DESIGN PROCESS

THE DESIGN PROCESS: CLEAN-UP & DESIGN LANDSCAPING

design process

When designing a residential landscape, the most important step is to put a plan on paper. Developing a master plan will save you time and money and is more likely to result in a successful design. A master plan is developed through the 'design process': a step-by-step method that considers the environmental conditions, your desires, and the elements and principles of design. The goal is to organize the naturalfeatures in your yard into an aesthetic, functional, and environmentally sustainable landscape.


The Design Process

The five steps of the design process include: 1) conducting a site inventory and analysis, 2) determining your needs, 3) creating functional diagrams, 4) developing conceptual design plans, and 5) drawing a final design plan. The first three steps establish the aesthetic, functional, and horticultural requirements for the design. The last two steps then apply those requirements to the creation of the final landscape plan. 

The process begins with a site inventory and analysis of soil, drainage, climate conditions, and existing vegetation. This is a critical step for both plant selection and placement and locating family activities and functions. It's important because the same climate conditions that affect the plants—temperature, humidity, rain, wind, and sunlight—also affect you, the user. The next step is to make a list of your needs and desires—this helps you determine how your yard and landscape will be used. The site and user analyses will also help you establish a theme for the form and style of your design. The functional diagram is then used to locate the activity spaces on the site and from this diagram a conceptual plan is developed. The last step is a final design that includes all the hardscape and planting details that are necessary for installation. Throughout the design process there are ten important things to consider:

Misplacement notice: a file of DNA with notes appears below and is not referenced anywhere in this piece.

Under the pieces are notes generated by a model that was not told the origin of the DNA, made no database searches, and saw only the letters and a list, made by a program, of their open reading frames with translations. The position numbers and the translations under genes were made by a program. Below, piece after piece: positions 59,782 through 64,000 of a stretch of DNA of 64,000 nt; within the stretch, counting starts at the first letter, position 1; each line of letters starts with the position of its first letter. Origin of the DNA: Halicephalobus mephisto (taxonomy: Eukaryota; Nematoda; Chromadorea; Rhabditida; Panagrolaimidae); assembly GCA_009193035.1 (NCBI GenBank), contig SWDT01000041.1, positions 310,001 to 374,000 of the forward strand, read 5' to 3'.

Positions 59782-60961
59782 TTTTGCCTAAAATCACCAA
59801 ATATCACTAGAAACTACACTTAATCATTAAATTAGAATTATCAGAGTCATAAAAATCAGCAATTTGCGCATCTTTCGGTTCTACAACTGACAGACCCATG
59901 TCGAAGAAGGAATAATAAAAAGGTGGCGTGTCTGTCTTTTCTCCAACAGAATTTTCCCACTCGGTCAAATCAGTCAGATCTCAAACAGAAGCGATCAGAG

• Establish what the customer wants and needs. 

  • Understand the site for plant selection and activity location. 

  • Establish a form to help determine shapes and organize spaces. 

  • Create and link spaces by designating activity areas and linking with elements. 

  • Consider the function of plants for both the environment and the user. 

  • Structure the plantings by using massing and layering techniques. 

  • Highlight important points such as transition areas and focal points. 

  • Pay attention to detail in the materials, the colors, and the surface textures. 

  • Take time into account for the growth and maintenance of plants. 

  •  Protect the resources of our clients by using sustainable design practices.

 

The Cleaning Process

The cleaning process depends on multiple variables, however, SUPREME LANDSCAPING, has a basic methodology that applies to any cleaning process.

  • Raise customer expectations.

  • Define an action plan.

  • Define the operating conditions of cleanliness.

  • Set the type of equipment to use.

  • Define the human resource.

  • Execute the plan of action.

  • Track the cleaning process.

 

SUPREME LANDSCAPING

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